4) You ask me whether my describing Revell as “ultra-quietist” has to do with his poetry or his criticism – I would say both. I would say, aren’t they part of the same business?

5) I would absolutely agree with you that ultimately this is about “legitimacy.” And that’s in large part what irritates me about a lot of this – what Joyelle called “anthological thinking” in her “Numbers Game” article on Delirious Hem. This constant production of the “teachable”, the legitimate – this is poetry we are supposed to admire in its casing in the American Poetry Wax Museum.

6) You’re right that the Cali books are beautiful and some of them I’ve liked as well. Mark Levine’s second book, as an anthem to castration, is pretty interesting. But I much prefer presses that don’t try to “represent the spectrum” but have a vision and are going for it – I was just reading Black Ocean’s latest book “Holy Land” by Rauan Klassnik, which seems to be part of their ongoing project to engage with Henri Michaux’s “new torture operations”. Or whatever press published “The Thorn” and “Dark Brandon” – they were really going for something, from the black blank cover to the video collages inside. Etc.

7) I really don’t think UCA press is open to just any old style. That’s a way way overstatement. And it does go back to the lyric and its baggage. I really do think it has to do with defening an idea of the lyric. And if I could be more specific I would be a good critic. But I do think this is something to examine.

8) I appreciate your response and I’ll think more about it.

Sunday, March 23, 2008

Compromise = order

I just received in the mail "It's go in horizontal" the selected poems by Leslie Scalapino, published by U of CA Press. Of course it looks fantastic.

It has me thinking about a peculiar phenomenon: presses whose vision of contemporary American poetry is a self-conscious compromise. U of CA press is publishing old works by Ron Silliman and Leslie Scalapino side by side with very "lyrical"/Stevensian works by younger poets like Clover, Levine and Geoffrey G. O'Brien.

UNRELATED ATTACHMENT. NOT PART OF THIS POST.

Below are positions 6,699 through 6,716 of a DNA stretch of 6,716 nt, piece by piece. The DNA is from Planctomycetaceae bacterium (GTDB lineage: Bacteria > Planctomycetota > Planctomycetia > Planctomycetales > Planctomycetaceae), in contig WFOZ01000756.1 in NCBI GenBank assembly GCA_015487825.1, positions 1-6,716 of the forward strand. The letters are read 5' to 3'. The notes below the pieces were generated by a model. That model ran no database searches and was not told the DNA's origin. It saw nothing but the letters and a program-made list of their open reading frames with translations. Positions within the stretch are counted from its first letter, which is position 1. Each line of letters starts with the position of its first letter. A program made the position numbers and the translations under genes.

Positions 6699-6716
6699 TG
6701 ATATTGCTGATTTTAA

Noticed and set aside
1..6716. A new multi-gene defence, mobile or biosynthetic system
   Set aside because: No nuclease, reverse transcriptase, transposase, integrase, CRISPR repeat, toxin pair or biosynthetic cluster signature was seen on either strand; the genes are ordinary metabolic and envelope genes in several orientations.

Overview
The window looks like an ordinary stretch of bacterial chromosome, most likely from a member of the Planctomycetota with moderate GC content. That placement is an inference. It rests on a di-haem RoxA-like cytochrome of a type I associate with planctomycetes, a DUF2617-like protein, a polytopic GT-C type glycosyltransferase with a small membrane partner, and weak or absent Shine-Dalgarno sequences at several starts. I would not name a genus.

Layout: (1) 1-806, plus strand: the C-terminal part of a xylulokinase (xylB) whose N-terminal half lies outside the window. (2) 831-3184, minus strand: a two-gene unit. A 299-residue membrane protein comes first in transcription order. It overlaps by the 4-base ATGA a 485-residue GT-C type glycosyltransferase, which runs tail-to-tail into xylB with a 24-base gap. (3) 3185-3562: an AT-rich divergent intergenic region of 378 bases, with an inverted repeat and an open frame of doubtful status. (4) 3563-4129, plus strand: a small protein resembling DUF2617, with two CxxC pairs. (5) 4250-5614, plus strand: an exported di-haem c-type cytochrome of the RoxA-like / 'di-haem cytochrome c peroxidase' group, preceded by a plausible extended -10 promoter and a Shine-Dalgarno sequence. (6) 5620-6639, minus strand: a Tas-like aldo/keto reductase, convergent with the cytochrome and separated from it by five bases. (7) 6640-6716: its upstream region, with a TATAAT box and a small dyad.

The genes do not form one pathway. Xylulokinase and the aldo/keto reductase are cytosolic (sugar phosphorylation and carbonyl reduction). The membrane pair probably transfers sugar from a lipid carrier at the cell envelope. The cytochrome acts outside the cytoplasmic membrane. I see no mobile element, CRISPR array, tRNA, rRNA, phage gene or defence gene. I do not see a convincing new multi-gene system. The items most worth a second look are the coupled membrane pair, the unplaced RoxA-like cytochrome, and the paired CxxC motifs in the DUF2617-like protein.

In a more obvious case, Omnidawn publishes Lyn Hejinian next to ultra-quietist Donald Revell (if we just pay "attention" we won't let social conflict or ideology ruin our work).

Claudia Rankine edited that anthology of women poets called "where lyric meets language" or something like that.

Reginald Shepherd has edited an anthology of "lyric postmodernisms," featuring Revell and others who are still writing lyrical poetry.

This is the description from the Counterpath web site:

"Lyric Postmodernisms gathers many well established poets whose work transcends the boundaries between traditional lyric and avant-garde experimentation. Some have been publishing since the 1960s, some have emerged more recently, but all have been influential on newer generations of American poets. Many of these poets are usually not thought of together, being considered as members of different poetic “camps,” but they nonetheless participate in a common project of expanding the boundaries of what can be said and done in poetry. This anthology sheds new light on their work, creating a new constellation of contemporary American poetry."